The majority of students surveyed in a News poll, more than 600 undergraduates, have witnessed cheating over the course of their Yale careers.
The majority of the 1,037 undergraduate respondents also said they understand what constitutes cheating at Yale, despite the fact that the majority have not read the University’s Undergraduate Regulations on academic dishonesty. But while University administrators and professors work to prevent cheating, academic dishonesty is still on the rise: The number of cheating and plagiarism cases brought to the Yale College’s highest discipinary body tripled from 24 in the 2006-’07 academic year to 72 in the 2009-’10 academic year.
For nearly ten years, Jonathan Edwards Master Penelope Laurans has included academic honesty in her presentation to new faculty, which is designed familiarize them with Yale and its customs and traditions. She reminds them that not all students have a firm understanding of academic dishonesty, she said, so teachers should make their expectations clear to students.
“Yale has to ensure the integrity of its own degrees, and it must recognize and honor right from wrong,” she said, “so it is [Yale’s] responsibility to see that cheating is addressed when it is discovered.”
Eighty percent of respondents said they already understand what constitutes cheating on problem sets, and only 15 percent said they have ever knowingly cheated on an assignment or exam. Still, students are unclear on how certain practices — such as working with a partner on a problem set or recycling written work for different classes — can cross into academic dishonesty.
“I can see that the [Dean’s Office] has some work to do in educating Yale students,” Yale College Dean Mary Miller said, “particularly with regard to the question of ‘turning in the same essay for two classes’ as well as in terms of understanding the Undergraduate Regulations.”
One out of three respondents said they did not know that turning in the same essay to different courses is considered cheating — and over half said they do not think it should be considered cheating.
“They’re your ideas still,” said Raquel Guarino ’13. “If [the essay prompts are] asking substantively the same question, I don’t think it’s a big deal.”
Executive Committee Chair Margaret Clark said there are some instances when students can write about a topic more than once — but only if the student discusses the assignment with the professor and tries to add something new. Catherine Nicholson, an English professor and assistant director of undergraduate studies in the English Department, said she enjoys when reading and discussion in her courses overlap with students’ other coursework.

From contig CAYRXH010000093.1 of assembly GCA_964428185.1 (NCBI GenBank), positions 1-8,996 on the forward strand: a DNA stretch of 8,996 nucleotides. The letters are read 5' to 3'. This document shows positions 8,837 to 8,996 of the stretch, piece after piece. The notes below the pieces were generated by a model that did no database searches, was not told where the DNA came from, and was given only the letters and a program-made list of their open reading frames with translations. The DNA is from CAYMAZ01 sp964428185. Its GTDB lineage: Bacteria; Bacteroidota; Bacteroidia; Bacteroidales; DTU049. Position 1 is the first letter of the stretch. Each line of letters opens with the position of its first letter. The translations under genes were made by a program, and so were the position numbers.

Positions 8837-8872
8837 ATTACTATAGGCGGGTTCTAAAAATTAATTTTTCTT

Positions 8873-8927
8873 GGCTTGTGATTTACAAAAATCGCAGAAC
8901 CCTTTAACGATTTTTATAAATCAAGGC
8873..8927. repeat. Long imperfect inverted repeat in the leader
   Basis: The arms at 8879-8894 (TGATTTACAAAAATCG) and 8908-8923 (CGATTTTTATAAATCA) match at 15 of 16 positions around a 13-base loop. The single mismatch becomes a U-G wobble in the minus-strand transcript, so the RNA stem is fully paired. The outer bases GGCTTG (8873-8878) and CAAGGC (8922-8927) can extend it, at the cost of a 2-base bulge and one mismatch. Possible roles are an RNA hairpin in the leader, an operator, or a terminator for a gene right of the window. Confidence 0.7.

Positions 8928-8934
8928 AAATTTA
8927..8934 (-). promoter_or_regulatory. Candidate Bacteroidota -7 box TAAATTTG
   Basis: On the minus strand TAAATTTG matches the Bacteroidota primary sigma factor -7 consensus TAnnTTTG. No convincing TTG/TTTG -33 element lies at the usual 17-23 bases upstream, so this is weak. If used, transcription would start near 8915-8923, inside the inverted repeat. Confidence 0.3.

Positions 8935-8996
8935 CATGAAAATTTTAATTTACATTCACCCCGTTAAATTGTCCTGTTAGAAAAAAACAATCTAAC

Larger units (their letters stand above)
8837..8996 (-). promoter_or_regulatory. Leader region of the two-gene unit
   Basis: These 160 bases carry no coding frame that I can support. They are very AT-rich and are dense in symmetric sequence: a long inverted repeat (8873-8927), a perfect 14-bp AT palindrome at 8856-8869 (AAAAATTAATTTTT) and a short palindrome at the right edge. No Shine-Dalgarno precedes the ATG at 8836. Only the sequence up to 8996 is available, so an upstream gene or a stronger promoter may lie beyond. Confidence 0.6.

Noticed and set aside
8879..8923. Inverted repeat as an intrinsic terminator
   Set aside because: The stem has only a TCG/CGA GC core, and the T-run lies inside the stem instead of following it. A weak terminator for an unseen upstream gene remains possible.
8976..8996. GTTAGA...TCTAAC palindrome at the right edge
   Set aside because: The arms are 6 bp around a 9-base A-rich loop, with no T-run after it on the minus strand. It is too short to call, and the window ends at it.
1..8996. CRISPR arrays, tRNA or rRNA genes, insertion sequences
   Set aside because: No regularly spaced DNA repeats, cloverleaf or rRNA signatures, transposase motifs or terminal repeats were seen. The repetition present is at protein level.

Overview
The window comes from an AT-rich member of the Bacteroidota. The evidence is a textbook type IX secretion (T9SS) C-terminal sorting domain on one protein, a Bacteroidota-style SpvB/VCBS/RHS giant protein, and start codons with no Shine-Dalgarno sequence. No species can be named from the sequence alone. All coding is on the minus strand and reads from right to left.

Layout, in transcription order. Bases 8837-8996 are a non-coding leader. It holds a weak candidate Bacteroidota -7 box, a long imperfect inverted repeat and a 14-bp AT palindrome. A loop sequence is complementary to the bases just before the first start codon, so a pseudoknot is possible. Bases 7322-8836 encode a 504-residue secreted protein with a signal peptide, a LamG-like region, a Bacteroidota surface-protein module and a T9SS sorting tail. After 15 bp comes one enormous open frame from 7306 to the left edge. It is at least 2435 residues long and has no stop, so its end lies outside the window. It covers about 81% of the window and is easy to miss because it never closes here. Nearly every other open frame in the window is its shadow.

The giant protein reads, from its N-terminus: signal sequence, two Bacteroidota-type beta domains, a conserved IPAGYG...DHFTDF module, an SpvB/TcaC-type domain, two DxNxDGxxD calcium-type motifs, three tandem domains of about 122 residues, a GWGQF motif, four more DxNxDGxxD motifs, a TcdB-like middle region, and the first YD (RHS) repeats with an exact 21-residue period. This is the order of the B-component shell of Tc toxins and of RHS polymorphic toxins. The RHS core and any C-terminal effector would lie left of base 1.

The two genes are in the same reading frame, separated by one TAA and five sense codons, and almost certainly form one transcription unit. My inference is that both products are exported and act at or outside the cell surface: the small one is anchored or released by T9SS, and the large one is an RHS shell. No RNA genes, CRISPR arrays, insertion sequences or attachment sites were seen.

“I’m very supportive of students who want to adapt an assignment to allow that other perspective in,” she said. “It’s worth trusting that they won’t exploit that option unfairly because that sort of cross-pollination is liberal arts education at its best.”
Nicholson said she sends an e-mail to English professors at the beginning of each semester reminding them to discuss plagiarism with their students. She said she also presents examples of plagiarism to her own students to make the rules “seem less like unintelligible abstractions.”
Professors who assign problem sets face a different challenge in explaining and preventing cheating — and some choose not to explain it at all.
Mathematics professor Andrew Casson said he does not explicitly announce his policies to his students, but he allows them to work together as long as each student actively contributes. He said problem sets are not a significant portion of students’ grades, and he has not run into problems with cheating very often.
But Noelle Thew ’14 said she thinks many students copy answers for problem sets.
“It has to do with stress and feeling like you don’t have enough time to work through the problems on your own, or you convince yourself that you’ll go over it later to fully understand,” Thew said.
Somin Lee ’14 said students who copy answers on problem sets will likely suffer later in the course.
Economics professor Ray Fair said he announces his policy in class, and he permits students to work together as long as they write their own answers and write the names of the other group members at the top of the page. If an answer seems familiar as he or his teaching fellows are grading, he said, the names allow them to quickly check if the answers were copied.
But Andrew Everett ’12 said he still thinks of problem sets as “a gray area.”
“They expect you to work together and not have the same answers,” Everett said, “which doesn’t really make sense.”
The Executive Committee saw 80 total cases during the 2009-’10 academic year, 90 percent of which involved cheating or plagiarism.